As the Trump administration pressures countries across the globe to back a drug policy document that critics say aims to ensure "that the world continues to implement the War on Drugs, despite the approach's dangerous consequences for human rights and national security," two new reports detail how that approach has been a major failure in the United States and call for "reform of the prohibition-based international drug control system, which is compromising a universal and holistic approach to the 'drug problem.'"
The Global Commission on Drug Policy (GCDP), which includes 12 former heads of state and other policy leaders, put out a report on Monday declaring that the War on Drugs has "failed" and outlining "how governments can take control of currently illegal drug markets through responsible regulation, thereby weakening criminal organizations that now profit from them."
"The international drug control system is clearly failing," Helen Clark, a former prime minister of New Zealand and current GCDP commissioner told Metro. "The health...of nations is not advanced by the current approach to drug control."
Another report, published Friday by the journal Science, examines nearly 600,000 unintentional drug overdoses in the United States from 1979 to 2016. Summarizing that study, journalist Glenn Greenwald tweeted: "The War on Drugs is one of the greatest policy failures of the last century. It's a disgrace on all levels: pragmatics, moral, ethical, and humanitarian."
This new study tells much of the story. In sum, the War on Drugs is one of the greatest policy failures of the last century. It's a disgrace on all levels: pragmatics, moral, ethical, and humanitarian. The epidemic only worsens: https://t.co/q8h09tIAtP pic.twitter.com/qz2QktqYzL
— Glenn Greenwald (@ggreenwald) September 23, 2018
The reports come as U.S. President Donald Trump on Monday morning hosted an event at the United Nations General Assembly that centered on the U.S.-led Global Call to Action on the World Drug Problem (pdf), which critics including GCDP warn "signals the continuation of inefficient, costly, and harmful policies" that "result in punitive law enforcement, militarization, mass incarceration, forced treatment, and broken families and communities."
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But as Trump, speaking from the U.N. headquarters in New York City on Monday, called on other world leaders to follow his lead on drug policy, critics like Hannah Hetzer of the Drug Policy Alliance said they should do no such thing.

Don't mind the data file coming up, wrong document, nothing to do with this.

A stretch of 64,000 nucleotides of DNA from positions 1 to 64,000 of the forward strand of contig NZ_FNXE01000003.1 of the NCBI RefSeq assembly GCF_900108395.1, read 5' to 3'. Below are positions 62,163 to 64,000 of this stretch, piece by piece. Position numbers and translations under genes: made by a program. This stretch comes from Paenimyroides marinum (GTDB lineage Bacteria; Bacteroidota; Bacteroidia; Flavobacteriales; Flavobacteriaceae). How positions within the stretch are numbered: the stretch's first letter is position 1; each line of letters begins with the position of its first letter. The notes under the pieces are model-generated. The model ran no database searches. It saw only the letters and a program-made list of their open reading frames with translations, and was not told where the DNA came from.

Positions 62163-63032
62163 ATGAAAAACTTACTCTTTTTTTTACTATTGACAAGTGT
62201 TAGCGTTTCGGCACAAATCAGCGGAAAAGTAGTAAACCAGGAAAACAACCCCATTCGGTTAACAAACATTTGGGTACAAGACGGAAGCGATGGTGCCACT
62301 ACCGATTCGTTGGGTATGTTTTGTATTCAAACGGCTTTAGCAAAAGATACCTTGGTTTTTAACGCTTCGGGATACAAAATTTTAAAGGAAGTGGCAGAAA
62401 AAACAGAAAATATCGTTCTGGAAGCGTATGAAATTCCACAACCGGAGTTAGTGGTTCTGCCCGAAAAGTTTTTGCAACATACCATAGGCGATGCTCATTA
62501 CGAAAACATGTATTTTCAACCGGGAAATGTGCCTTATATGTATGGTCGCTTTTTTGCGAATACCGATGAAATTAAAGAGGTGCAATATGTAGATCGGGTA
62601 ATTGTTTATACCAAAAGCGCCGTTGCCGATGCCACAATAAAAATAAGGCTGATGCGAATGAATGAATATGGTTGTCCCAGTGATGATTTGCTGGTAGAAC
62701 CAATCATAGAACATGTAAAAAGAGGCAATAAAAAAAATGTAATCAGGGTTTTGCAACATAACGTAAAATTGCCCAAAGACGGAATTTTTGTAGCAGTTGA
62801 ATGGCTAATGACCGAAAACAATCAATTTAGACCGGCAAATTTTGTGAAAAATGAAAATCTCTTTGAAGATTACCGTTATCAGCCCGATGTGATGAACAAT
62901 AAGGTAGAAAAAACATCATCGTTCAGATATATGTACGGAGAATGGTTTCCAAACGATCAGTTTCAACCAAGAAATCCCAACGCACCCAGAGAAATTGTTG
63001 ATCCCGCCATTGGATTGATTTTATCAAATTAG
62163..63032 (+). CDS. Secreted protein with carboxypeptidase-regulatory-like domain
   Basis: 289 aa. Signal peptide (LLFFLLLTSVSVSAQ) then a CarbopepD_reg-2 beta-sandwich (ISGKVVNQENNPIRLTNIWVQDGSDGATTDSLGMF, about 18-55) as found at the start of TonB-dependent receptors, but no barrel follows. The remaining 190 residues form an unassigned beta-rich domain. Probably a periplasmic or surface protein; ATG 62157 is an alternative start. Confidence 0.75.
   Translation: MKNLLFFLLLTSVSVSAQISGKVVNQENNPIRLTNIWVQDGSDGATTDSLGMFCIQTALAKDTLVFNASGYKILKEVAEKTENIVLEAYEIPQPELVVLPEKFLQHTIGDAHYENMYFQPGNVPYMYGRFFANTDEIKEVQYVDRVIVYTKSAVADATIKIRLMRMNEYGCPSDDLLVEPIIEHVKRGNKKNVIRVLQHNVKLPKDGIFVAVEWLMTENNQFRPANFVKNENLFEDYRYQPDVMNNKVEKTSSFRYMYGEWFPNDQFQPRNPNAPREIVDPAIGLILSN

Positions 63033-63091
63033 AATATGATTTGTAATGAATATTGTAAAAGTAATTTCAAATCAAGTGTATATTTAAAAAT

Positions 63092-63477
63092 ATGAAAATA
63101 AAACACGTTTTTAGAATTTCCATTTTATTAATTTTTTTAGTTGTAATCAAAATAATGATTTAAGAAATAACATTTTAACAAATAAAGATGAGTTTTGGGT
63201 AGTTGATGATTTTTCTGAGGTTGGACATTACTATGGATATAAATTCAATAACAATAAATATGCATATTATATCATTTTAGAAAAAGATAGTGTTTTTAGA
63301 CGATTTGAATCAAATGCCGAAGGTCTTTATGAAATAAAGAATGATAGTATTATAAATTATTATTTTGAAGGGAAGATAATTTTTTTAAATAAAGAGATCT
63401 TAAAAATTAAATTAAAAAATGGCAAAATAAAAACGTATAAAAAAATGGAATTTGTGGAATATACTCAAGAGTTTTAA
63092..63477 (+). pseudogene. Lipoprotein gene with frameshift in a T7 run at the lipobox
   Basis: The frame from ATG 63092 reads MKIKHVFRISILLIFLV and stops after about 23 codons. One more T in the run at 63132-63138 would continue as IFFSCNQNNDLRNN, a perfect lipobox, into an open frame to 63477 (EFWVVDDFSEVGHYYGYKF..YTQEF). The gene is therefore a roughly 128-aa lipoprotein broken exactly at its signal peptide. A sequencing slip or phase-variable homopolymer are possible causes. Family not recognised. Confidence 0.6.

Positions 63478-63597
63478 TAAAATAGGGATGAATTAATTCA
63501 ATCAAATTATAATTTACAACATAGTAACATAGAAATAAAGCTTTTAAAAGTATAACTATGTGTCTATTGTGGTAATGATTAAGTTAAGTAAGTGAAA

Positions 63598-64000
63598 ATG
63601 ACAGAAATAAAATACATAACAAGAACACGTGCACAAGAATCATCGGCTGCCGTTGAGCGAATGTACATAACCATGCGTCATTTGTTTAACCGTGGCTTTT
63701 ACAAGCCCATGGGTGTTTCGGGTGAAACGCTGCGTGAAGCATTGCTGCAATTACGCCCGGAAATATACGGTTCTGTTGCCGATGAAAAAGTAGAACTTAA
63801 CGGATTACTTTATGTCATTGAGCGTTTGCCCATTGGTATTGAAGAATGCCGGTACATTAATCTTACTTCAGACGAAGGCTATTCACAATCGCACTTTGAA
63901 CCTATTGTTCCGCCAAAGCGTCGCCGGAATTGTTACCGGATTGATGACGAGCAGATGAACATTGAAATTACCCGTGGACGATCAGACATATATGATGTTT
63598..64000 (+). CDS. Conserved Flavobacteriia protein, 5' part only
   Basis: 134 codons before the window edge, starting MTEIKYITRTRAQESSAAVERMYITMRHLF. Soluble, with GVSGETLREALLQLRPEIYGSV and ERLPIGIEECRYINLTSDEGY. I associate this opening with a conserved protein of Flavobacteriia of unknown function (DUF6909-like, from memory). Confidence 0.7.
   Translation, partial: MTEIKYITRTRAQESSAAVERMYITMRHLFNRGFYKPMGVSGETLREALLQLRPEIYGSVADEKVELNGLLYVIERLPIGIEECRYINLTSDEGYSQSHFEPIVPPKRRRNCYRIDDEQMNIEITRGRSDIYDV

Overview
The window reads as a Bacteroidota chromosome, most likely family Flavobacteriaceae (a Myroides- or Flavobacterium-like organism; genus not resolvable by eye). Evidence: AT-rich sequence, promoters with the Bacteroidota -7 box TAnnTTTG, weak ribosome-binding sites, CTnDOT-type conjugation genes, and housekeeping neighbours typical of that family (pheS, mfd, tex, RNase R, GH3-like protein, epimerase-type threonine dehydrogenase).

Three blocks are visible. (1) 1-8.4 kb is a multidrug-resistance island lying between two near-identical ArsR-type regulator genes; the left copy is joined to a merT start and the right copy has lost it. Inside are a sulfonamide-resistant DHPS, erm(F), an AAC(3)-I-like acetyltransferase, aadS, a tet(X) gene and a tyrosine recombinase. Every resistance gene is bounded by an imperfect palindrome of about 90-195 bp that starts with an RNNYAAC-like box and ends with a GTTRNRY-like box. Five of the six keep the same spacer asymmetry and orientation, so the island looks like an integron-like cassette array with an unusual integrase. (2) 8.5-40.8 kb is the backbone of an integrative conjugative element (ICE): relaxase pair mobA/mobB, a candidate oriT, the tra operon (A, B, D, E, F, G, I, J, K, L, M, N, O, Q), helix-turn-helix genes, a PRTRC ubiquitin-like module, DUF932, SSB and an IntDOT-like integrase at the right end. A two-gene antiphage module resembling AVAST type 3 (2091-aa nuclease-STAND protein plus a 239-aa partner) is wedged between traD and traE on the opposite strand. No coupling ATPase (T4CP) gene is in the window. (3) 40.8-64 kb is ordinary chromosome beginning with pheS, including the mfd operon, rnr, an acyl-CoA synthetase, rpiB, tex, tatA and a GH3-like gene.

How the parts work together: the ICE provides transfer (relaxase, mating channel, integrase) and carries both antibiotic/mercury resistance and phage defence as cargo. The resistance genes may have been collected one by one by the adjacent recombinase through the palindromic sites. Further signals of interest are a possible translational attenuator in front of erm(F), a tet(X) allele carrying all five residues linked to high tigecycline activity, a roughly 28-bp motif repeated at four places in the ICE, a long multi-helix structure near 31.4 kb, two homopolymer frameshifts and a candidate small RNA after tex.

"President Trump is the last person who should be defining the global debate on drug policy," she declared ahead of the event. "From his support of Philippine President Rodrigo Duterte's brutal drug war to his call for the death penalty for people who sell drugs, Trump has shown complete disdain for human rights and international law."
Hetzer described Trump's call to action as "a unilateral move" by the administration "that shows utter disregard for multilateralism and regular U.N. processes of negotiation and consensus." Urging other governments to be "wary" of backing the president's call, she concluded, "This is clearly an example of Trump attempting to wade into the international drug policy debate and create a splashy camera-ready opportunity, carefully orchestrated to create the appearance of support from dozens of other countries."
Among the world leaders who have said they won't sign on to the Trump administration's document on drug policy—signed by some 129 countries, according to Reuters—is New Zealand Prime Minister Jacinda Ardern. With Trump's approach, she told reporters, "there is a particular opiate focus."
"We obviously have an agenda that is focused on addressing issues around drug use. We have a number of challenges that are quite specific to New Zealand and the particular drugs that are present, but also I'm taking a health approach," she said. "We want to do what works, and so we are using a strong evidence-base to do that."
During Monday's event, U.N. Secretary-General António Guterres reflected on serving as prime minister of Portugal when the nation decriminalized drug possession and consumption with policies that have been widely lauded as successful in reducing addiction. While praising Trump for putting a global spotlight on the issue, he also reminded those in attendance of the importance of "making sure that those who need treatment get it."
"Consumers are first and foremost patients and victims," Guterres said. "Drug addicts are victims who need treatment, rather than punishment."